Thu, Nov 22, 2018 - Page 4 News List

Calligrapher tapped as Taketa City ambassador

GOODWILL:Chen Shih-hsien has held three exhibitions in Taketa City including last week’s Chikuraku Festival, where he honored Japanese sculptor Fumio Asakura

By Lin Tsui-yi and Jake Chung  /  Staff reporter in Tokyo, with staff writer

An undated photograph shows calligrapher Chen Shih-hsien standing next to a handwritten sign advertising an exhibition of his works in Taketa City, Japan.

Photo courtesy of Chen Shih-hsien

Taiwanese calligrapher Chen Shih-hsien (陳世憲), who has long promoted cultural interaction with Japan, was on Friday last week invited to be a goodwill ambassador of Taketa City.

Chen said he first visited the city in Kyushu more than 20 years ago to visit a museum renovated from a samurai’s residence more than 400 years ago.

“At the time I thought to myself: ‘One day, I will hold an exhibition here,’” Chen said.

He later met a retired teacher in Taketa and the two became fast friends, leading to the city becoming his “home away from home,” which he vowed to visit at least once every year, Chen said.

Taketa in the southwest corner of Oita Prefecture is home to Oka Castle, a remnant of Heian Period architecture. The castle was popularized by local songwriter Taki Rentaro’s Kojo no Suki (Moon Over the Ruined Castle).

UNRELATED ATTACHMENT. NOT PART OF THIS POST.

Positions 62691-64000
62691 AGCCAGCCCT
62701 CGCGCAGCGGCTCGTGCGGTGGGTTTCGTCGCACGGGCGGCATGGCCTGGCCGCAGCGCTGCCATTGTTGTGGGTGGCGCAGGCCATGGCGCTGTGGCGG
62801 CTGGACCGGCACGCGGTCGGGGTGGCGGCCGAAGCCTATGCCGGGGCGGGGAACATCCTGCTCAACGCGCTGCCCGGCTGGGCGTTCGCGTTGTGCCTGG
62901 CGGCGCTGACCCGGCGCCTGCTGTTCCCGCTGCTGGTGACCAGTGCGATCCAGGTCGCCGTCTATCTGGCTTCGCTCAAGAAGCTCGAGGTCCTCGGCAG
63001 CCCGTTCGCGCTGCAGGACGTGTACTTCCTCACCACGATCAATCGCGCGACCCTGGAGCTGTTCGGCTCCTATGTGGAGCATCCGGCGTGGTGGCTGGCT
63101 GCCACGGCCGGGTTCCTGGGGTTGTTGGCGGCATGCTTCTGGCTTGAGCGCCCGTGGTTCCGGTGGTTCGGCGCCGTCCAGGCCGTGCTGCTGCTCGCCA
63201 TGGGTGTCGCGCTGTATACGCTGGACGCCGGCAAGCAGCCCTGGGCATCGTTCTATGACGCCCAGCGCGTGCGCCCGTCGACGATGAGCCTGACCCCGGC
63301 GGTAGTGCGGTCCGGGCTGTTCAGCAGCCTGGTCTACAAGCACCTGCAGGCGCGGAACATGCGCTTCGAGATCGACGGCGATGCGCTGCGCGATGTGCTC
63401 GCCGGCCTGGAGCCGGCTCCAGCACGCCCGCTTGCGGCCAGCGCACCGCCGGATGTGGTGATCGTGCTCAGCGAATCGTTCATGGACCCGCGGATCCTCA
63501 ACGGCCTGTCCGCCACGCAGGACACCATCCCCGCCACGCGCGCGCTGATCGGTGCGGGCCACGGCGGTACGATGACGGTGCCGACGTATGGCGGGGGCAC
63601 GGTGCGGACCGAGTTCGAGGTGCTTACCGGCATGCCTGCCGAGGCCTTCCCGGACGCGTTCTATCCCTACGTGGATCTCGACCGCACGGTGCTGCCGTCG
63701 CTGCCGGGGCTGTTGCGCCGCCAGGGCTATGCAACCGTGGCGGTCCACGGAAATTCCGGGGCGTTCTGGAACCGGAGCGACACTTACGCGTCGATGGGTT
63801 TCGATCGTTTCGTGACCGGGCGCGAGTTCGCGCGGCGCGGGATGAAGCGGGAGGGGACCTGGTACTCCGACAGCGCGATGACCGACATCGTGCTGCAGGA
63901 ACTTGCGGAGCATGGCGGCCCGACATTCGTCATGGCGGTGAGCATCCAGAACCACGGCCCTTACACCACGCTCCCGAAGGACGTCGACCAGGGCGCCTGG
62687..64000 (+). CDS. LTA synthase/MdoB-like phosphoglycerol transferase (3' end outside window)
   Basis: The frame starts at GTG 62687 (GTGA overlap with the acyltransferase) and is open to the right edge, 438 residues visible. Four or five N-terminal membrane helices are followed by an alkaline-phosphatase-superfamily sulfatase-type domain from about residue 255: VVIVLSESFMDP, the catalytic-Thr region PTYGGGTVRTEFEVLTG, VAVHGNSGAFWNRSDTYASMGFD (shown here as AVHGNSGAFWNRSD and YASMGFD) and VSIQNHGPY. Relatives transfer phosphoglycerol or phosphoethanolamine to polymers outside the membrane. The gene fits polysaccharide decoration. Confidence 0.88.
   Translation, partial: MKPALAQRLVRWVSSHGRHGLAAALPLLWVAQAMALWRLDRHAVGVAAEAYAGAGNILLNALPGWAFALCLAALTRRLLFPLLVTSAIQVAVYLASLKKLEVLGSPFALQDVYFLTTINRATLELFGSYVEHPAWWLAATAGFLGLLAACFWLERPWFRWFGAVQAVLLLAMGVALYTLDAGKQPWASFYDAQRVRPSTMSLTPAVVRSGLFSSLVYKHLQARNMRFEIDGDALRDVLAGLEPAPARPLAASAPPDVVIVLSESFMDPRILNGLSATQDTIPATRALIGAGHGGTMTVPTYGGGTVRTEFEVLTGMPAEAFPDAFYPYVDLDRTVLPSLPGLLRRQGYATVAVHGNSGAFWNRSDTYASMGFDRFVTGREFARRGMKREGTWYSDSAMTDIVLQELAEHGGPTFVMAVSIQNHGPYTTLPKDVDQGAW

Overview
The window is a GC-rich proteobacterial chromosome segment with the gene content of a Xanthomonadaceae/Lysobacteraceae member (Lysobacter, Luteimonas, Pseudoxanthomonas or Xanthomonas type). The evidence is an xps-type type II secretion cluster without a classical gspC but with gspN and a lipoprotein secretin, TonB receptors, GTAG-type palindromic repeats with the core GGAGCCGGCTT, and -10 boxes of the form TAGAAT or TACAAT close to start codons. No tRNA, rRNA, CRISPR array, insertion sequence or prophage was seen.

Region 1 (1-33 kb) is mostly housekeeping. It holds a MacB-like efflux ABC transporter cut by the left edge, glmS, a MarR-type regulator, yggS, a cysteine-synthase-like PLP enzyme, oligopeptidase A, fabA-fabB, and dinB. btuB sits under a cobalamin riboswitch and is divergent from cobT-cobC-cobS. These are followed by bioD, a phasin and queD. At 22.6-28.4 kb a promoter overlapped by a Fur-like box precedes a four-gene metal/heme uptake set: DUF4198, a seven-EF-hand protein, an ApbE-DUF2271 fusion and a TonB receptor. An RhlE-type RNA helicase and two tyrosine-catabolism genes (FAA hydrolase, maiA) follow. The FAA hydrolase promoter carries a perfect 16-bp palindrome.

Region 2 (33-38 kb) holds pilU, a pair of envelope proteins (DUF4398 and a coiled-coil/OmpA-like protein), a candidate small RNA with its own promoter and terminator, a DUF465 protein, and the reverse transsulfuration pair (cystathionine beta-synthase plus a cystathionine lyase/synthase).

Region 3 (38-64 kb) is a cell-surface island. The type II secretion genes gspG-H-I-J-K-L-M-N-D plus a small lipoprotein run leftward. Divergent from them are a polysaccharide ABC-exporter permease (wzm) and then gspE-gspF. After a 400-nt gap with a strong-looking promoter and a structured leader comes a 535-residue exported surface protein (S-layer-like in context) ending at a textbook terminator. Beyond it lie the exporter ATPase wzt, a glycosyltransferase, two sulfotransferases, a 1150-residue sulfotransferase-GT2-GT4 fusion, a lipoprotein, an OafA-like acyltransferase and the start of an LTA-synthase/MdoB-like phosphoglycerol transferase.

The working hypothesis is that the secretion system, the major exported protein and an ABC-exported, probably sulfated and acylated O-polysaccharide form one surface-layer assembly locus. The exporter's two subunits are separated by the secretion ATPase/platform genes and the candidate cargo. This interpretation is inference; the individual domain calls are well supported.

In 2015, Chen finally fulfilled his wish and held a calligraphy exhibition at the museum.

The exhibition also featured his two books: Taketa and I (竹田因緣) and Traveling Word — Chen Shih-hsien’s Calligraphy Around the World (字遊─陳世憲的書法世界旅行).

Both books contain stories of his interactions with people in Taketa, Chen said, adding that he often goes to sing Kojo no Suki at karaoke when he misses his friends in Taketa.

The city said it began arranging visits to Kaohsiung’s Tienliao District (田寮) in 2015 and last year made official its cultural tourism ties with the district.

Chen held his third exhibition in Taketa during the Chikuraku Festival, which took place from Friday to Sunday, and wrote a haiku to commemorate a statue of a woman carved by Japanese sculptor Fumio Asakura.

The festival has been celebrated annually since 2000, when it was started as a way to maintain local bamboo groves and attract tourists.

Asakura mentored Taiwanese sculptors Huang Tu-shui (黃土水) and Pu Tien-sheng (蒲添生) when they were studying in Tokyo, Chen said.

Taketa Mayor Katsuji Shuto presented Chen with the goodwill ambassador honor, while Chen said he would invite a group of Taiwanese artists to attend a newly constructed performance hall in the city.

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